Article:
We need an HTML Document standard

I’ve recently been messing with Markdown (to my utter chagrin) with the idea of using it to update my resume and blog. I was simply astounded by how much recreation of solved problems is going on in that space. I prefer JavaScript/Node so I’ve played with UnifiedJS (remark/rehype), MarkdownIt, MarkedJS, and others. It’s honestly just absurd how over-engineered each project is.

If all you’re producing is HTML - which is 99% of what Markdown is used for - having to deal with a raw AST in order to modify a document is like deciding to use Assembly instead of Python. Sure, it could be more efficient if you really want to spend the time, but it’s generally a step backwards in every way. I soon realized the only predictable, reliable and maintainable way to deal with Markdown was to extract the frontmatter, then convert the rest into bog-standard CommonMark HTML and then use JSDOM to do any additional manipulation. So instead of fighting with some wonky AST tree and APIs, I can use the DOM and standard web tools and code.

But then I gave up. Markdown was created in 2006, when web browsers were anemic compared to today's monsters. Using Markdown in 2022 is like using COBOL. Sure, it works, but we can do better.

What I would like to see is a new HTML Document standard (none of the various implementations out there qualify) that mimics the core reason Markdown and other plain-text systems like AsciiDoc or LaTeX exist: To separate the writing from the presentation, but with some basic formatting as needed for most documents. There are various custom HTML doc formats out there: ePub and mobi files use HTML inside, as does Microsoft’s CHM and MHT. And there’s a hundred zipped XML file formats out there - docx, odt, etc. But they’re either write-only, proprietary or are too complicated for this purpose. This doesn't even include MIME HTML, CBOR files like Web Bundles, the Internet Archives WebArchive format, WARC and more.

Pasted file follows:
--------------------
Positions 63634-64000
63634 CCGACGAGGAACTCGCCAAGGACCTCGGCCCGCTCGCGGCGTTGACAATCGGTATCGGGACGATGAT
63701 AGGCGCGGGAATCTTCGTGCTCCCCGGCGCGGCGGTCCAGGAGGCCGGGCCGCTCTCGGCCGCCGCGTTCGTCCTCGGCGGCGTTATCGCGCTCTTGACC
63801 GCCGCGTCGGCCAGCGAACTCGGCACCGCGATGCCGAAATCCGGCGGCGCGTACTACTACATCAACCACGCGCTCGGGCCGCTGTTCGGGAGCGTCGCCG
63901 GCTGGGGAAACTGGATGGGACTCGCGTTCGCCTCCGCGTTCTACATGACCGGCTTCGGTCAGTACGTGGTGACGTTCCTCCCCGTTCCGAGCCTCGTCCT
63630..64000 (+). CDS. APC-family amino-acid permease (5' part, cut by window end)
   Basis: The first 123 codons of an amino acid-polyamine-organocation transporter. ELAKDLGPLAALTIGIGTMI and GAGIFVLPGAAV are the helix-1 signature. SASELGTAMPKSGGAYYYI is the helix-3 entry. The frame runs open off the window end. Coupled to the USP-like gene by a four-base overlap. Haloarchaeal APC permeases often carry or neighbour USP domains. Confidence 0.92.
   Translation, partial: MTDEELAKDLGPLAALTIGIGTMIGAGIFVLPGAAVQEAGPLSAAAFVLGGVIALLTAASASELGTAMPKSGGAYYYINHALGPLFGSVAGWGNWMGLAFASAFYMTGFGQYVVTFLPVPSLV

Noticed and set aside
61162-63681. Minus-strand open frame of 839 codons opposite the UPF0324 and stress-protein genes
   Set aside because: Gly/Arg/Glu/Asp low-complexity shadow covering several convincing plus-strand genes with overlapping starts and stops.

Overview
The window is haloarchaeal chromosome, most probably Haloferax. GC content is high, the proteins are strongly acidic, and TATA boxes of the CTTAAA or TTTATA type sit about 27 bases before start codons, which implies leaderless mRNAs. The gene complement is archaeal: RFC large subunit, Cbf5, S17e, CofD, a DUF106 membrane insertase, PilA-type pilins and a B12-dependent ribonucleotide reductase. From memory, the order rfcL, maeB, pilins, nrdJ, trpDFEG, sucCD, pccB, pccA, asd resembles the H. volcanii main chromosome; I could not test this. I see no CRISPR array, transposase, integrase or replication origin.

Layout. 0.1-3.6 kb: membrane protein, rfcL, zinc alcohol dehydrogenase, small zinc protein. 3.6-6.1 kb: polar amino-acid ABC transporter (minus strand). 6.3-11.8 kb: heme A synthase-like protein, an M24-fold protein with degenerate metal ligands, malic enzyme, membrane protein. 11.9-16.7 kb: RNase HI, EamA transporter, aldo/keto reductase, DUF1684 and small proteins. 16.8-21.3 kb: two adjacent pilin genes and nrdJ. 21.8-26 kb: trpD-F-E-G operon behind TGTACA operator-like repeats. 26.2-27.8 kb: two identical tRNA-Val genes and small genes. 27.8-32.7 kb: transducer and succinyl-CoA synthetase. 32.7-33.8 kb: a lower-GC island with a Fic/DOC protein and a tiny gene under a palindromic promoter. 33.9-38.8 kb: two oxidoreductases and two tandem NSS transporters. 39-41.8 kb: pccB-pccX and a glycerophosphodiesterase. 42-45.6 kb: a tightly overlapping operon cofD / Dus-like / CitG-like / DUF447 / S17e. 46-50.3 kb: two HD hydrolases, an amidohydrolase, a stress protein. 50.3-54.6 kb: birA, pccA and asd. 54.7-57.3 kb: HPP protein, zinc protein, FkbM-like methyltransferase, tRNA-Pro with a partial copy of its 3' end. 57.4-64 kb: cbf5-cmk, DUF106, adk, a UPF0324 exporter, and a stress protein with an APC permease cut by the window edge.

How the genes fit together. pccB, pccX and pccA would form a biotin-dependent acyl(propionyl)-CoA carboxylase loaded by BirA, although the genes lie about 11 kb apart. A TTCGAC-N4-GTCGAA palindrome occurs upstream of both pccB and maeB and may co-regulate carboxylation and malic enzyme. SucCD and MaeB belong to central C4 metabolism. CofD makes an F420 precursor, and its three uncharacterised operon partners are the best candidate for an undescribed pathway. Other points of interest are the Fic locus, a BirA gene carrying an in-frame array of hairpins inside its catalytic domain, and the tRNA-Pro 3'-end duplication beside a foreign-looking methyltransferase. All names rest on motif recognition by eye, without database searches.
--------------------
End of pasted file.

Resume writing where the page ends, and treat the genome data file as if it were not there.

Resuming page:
What I would want is a simple .htmd standard file format, which - like all the "lightweight markup languages" out there - is just text containing a strict subset of HTML (no forms and iframes) and CSS which basically mimics the output of Markdown. It wouldn't have any JavaScript, enforced by the file extension/mime-type and CSP, nor embedded files like images. The subset would be limited to just semantic tags and reasonable formatting, to guarantee editable HTML. Nothing dynamic or crazy. Just pure WYSIWYG. If the W3C were to adopt the standard,  also allow custom editor skins like CKEditor, TinyMCE, Trix etc. But again, with standard output. This would be great for online forums like HN or reddit. In standalone apps, like Apple’s Text Editor or Microsoft’s WordPad, the output would be a cross platform rich text document that is readable and writable by any browser or standard .htmd editor.

The idea is to Keep It Simple Stupid, but also provide basic cross-platform WYSIWYG editing where the simple, clean formatting is always displayed exactly like it looks when editing. I used Typora, which is a great little rich text editor that uses WebKit for the interface, and then exports Markdown, which I then process into a web page. It’s insane. We need to cut out that moronic middle step. 

Since a basic HTML Document editor doesn't exist yet, I made one. It's called Hypertext. Go try it out. I'm using it now to write this.

Browser engines have progressed so far since Markdown was created. It’s all a matter of standardization at this point. Keep the spec simple and focused on just creating simple documents. If someone wants to use the output as a full-on web page, then it’s just a matter of post-processing (just like is done now) and adding full-strength CSS, JavaScript, etc. The CommonMark spec could even be updated so that .htmd is the standard output of a processed .md text file.

The web has tilted too far towards the dynamic app end of the spectrum, and lost its roots as a document format. I think something like this would be a great way to get back to that.